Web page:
Made only a few years after 1066, the Bayeux Tapestry is often considered the earliest and most convincing evidence that Harold was killed by an arrow to the eye. In the final battle scene the inscription reads: ‘Here King Harold is killed’ (Hic Harold rex interfectus est). The Anglo-Saxon shield wall on the left is breached by a charging Norman horseman, cutting down a falling Englishman holding an axe – indisputably identified as Harold – at the centre of the action. However, immediately behind the breached wall, the standing figure with his fist raised has also been identified as Harold. Are there two Harolds in the scene? The case appears easy to make: the word ‘Harold’ breaks around the standing figure’s head and, of course, he appears to be pulling an arrow out of his head. This neatly aligns with the later narratives, where Harold is first struck by an arrow and then killed by Norman cavalry. It is even possible that Wace, who held religious office in Bayeux, could have seen and used the Tapestry itself as a source.
But a closer look at the form and history of this scene muddies the water. In other Tapestry scenes with long inscriptions, names are often not close to the figures they represent. In the earlier scene of Harold’s oath to William, for instance, Harold’s name appears over William’s head. And in Harold’s death scene, the arrow of the figure in question is not original, but was added during 19th-century French repairs; 18th century reproductions show this soldier holding a spear shaft above his head. Not until Charles Stothard’s 1818 watercolour of the Tapestry is it reconstructed as an arrow and not a spear. The modern stitchwork not only turns the shaft into an arrow but actually lowers its angle as it runs behind his head.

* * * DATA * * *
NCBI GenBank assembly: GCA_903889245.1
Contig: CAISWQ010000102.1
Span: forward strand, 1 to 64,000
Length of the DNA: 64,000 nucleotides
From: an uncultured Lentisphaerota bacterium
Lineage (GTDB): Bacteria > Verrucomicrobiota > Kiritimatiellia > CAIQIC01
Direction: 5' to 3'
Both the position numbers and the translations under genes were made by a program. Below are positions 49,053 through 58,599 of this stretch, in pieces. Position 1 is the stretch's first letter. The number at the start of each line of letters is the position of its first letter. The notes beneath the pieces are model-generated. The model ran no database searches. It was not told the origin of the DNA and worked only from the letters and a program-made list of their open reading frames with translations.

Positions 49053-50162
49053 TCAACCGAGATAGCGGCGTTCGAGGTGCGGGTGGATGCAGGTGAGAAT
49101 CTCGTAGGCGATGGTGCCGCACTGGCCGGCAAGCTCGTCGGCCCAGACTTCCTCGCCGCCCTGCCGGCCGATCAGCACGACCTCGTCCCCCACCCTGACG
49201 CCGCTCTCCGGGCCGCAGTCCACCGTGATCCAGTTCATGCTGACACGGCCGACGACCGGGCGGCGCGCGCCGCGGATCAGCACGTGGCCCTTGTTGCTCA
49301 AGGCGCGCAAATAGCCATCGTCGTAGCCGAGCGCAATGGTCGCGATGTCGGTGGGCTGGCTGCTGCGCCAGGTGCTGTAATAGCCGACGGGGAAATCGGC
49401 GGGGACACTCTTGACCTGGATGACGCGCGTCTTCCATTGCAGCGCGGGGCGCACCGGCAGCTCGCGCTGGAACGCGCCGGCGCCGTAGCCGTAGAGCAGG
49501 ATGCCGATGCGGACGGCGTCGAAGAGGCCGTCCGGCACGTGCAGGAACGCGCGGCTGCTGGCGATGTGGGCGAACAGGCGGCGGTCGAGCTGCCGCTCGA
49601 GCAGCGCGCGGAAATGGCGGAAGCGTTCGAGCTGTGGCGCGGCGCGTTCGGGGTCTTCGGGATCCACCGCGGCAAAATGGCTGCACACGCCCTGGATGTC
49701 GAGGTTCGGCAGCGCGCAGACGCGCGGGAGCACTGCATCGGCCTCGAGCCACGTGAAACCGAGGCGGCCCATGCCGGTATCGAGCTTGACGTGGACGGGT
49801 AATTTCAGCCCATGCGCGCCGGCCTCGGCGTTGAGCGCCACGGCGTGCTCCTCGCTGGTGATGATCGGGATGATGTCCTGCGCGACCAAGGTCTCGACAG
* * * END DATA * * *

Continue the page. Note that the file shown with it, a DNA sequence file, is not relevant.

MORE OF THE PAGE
It is possible that conservators altered the textile’s content to fit later medieval literary traditions. During the 19th century, some scholars believed the Tapestry dated from the 12th century and that Wace’s account was itself the source for the embroidery’s visual narrative. For example, Wace describes the effectiveness of the Norman archers, writing that their ‘falling arrows struck heads and faces, and put out the eyes of many; and all feared to open their eyes, or leave their faces unguarded’. A close study of the embroidery’s stitching and pre-repair engravings reveals that at least seven modern arrows striking figures have been added – all distinctly longer than their medieval counterparts. Such historical revision may also explain one final mystery of the Tapestry: the 17 empty stitch-holes now running in a straight line from the head of the falling Harold in the centre of the scene. Did restorers add one more arrow here and was it then removed because it contradicted Wace’s report that Harold pulled the arrow out of his eye before he was killed?
Martin Foys is a Professor of English at the University of Wisconsin-Madison. He is the author of The Bayeux Tapestry Digital Edition (SDE, 2003) and an editor of The Bayeux Tapestry: New Interpretations (Boydell and Brewer, 2009).